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Duke Fuqua Dean Reflects on the Value of Diversity

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Bill Boulding, Dean of Duke University’s Fuqua School of Business

It’s a well-documented truth that diversity is critical for business. More diverse teams consistently outperform homogenous ones. The collision of differing perspectives stimulates fresh ideas and fuels innovation, making it a vital driver for success in today’s business landscape. For Bill Boulding, Dean of Duke University’s Fuqua School of Business, the national conversation about admissions policies in higher education underscores the direction Duke Fuqua has taken in diversity, equity, and inclusion.

Boulding wrote about Duke Fuqua’s continuing effort to not only increase diversity in its student body, but also to communicate the economic impact, increased talent pool, and enhanced long-term success that comes through a workforce that reflects society as a whole in a LinkedIn article published earlier this month. 

Boulding cites the unfortunate reality about the diversity of the United States’s business landscape: 

In addition to C-suite numbers showing low representation of women and racial minorities—the composition of Fortune 500 boards is instructive. A recent report by Deloitte examining boards shows progress in growing representation of women and racial minorities, but also concludes, “Even though all groups have seen growth in board representation over the last decade, no Fortune 500 company board fully represents the demographic population in the United States.”

Boulding asserts that business schools naturally lead the way in diversifying industry, from executive offices to salespeople, as the talent pipeline for leadership and operational expertise. 

To that end, Duke Fuqua has worked to diversify its student body through intentional recruiting and placing heavy value on diversity, equity, and inclusion. The school advocates for simplifying recruitment of international talent to work in the U.S. and improving support for working families.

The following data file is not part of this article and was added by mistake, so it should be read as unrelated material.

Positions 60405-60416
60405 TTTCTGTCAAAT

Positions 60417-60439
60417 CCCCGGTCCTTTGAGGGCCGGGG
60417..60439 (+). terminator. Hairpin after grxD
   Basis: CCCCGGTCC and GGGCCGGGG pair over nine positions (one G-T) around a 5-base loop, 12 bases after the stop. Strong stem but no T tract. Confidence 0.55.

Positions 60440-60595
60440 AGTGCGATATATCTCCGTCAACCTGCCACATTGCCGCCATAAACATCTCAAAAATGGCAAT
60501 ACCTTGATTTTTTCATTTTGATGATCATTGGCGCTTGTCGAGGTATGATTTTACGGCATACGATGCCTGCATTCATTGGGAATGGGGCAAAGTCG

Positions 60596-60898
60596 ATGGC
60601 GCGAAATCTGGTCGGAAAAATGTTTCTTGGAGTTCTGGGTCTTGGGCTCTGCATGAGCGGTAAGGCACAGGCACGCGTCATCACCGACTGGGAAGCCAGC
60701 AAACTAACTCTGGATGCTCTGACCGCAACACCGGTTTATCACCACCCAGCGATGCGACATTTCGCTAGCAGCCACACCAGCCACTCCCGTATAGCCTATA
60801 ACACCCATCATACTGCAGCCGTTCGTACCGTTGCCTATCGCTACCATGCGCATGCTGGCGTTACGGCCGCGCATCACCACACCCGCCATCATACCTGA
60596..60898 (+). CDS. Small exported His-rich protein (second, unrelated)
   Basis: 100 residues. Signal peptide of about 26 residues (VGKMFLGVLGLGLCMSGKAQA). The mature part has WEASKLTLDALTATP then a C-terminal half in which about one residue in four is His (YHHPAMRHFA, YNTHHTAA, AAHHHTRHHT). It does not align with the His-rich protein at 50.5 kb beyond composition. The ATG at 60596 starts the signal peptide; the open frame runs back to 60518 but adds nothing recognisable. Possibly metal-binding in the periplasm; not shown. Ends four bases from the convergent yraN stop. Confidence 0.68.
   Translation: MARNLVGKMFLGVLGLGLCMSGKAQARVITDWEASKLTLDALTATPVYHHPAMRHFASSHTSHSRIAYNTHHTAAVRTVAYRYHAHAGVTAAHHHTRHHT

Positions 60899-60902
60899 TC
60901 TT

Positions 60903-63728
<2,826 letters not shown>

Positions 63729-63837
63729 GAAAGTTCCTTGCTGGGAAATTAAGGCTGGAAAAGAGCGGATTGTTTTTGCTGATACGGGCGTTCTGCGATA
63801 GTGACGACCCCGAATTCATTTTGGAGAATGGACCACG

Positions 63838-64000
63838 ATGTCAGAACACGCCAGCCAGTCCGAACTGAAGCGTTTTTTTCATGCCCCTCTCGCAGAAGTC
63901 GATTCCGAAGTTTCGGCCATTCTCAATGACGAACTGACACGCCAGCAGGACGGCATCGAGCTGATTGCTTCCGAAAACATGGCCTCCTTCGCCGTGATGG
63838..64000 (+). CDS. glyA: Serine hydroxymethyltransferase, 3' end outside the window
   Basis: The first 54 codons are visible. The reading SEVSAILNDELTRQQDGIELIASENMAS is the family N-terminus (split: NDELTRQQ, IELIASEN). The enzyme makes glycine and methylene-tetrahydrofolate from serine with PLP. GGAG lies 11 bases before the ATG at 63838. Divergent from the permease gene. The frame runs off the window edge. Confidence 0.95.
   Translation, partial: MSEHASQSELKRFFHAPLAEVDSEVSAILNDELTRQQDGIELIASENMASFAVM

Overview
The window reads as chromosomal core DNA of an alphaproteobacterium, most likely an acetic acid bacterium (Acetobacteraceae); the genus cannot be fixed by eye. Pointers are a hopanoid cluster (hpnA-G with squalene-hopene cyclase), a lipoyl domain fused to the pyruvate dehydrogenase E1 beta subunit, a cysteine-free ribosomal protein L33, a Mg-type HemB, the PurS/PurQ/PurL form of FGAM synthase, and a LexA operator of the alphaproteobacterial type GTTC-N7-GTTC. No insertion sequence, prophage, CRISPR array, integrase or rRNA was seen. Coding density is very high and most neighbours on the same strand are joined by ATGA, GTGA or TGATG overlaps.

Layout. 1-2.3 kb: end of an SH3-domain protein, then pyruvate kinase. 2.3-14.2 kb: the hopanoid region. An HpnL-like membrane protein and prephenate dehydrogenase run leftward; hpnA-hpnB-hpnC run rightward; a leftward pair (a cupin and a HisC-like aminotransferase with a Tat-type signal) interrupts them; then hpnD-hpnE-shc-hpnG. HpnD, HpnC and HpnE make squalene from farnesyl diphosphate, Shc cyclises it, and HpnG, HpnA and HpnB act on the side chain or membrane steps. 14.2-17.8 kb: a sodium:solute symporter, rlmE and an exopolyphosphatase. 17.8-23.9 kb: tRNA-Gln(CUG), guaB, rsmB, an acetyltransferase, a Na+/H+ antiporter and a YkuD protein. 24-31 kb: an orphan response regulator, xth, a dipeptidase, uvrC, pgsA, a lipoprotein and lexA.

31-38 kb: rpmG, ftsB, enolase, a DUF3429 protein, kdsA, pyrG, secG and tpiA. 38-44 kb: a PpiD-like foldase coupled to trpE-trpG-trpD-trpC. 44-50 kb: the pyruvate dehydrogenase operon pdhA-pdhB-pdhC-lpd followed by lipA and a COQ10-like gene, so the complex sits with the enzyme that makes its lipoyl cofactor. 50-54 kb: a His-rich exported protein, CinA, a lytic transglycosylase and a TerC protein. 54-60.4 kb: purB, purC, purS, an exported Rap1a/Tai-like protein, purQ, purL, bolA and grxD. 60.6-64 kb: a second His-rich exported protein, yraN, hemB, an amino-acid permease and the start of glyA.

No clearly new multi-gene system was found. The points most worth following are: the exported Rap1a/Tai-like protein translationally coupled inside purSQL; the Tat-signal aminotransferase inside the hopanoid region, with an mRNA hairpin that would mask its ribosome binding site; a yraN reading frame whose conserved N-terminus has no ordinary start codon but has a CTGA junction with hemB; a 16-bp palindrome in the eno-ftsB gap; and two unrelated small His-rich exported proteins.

Fuqua’s efforts are paying off: this year’s MBA cohort is reportedly the most diverse class they have ever enrolled, with women making up 45 percent of the class and underrepresented U.S. students of color making up 27 percent. Nearly half the class, 47 percent, are international students. Although these are impressive numbers, Boulding points out two equally important demographics that are often overlooked: at least 18 percent of the class identifies as first-generation students, and about 19 percent of the U.S. students have served or are serving in the United States Military. 

The variety of lived experiences and socioeconomic backgrounds transcend the hard numbers of race and ethnicity and fuel the problem-solving, leadership-building approach in MBA classes that power innovation. Duke Fuqua acknowledges the role that institutions like business schools play in providing access to the tools and skills for professional development and leadership capabilities. Boulding maintains that the principles of winning business strategy and economic prosperity are the inevitable result of leadership honed in a diverse environment. 

Business education is potentially transformative for both the students who undertake the academic journey and the industries to which they bring their talents. Going beyond the narrow focus on the statistical attributes of race, ethnicity, gender, or sexual orientation, Boulding holds that Duke Fuqua’s culture is defined by the richness of lived experiences, influenced by factors like geography, education, industry, and personal experience. Embracing diversity strengthens companies and spurs innovation, fortifies the broader economy, and enhances the quality of life for all. It is a call to action for businesses and educational institutions to prioritize diversity as a catalyst for positive change, both within their walls and beyond.

Christina Griffith
Christina Griffith is a writer and editor based in Philadelphia. She specializes in covering education, science, and history, and has experience in research and interviews, magazine content, and web content writing.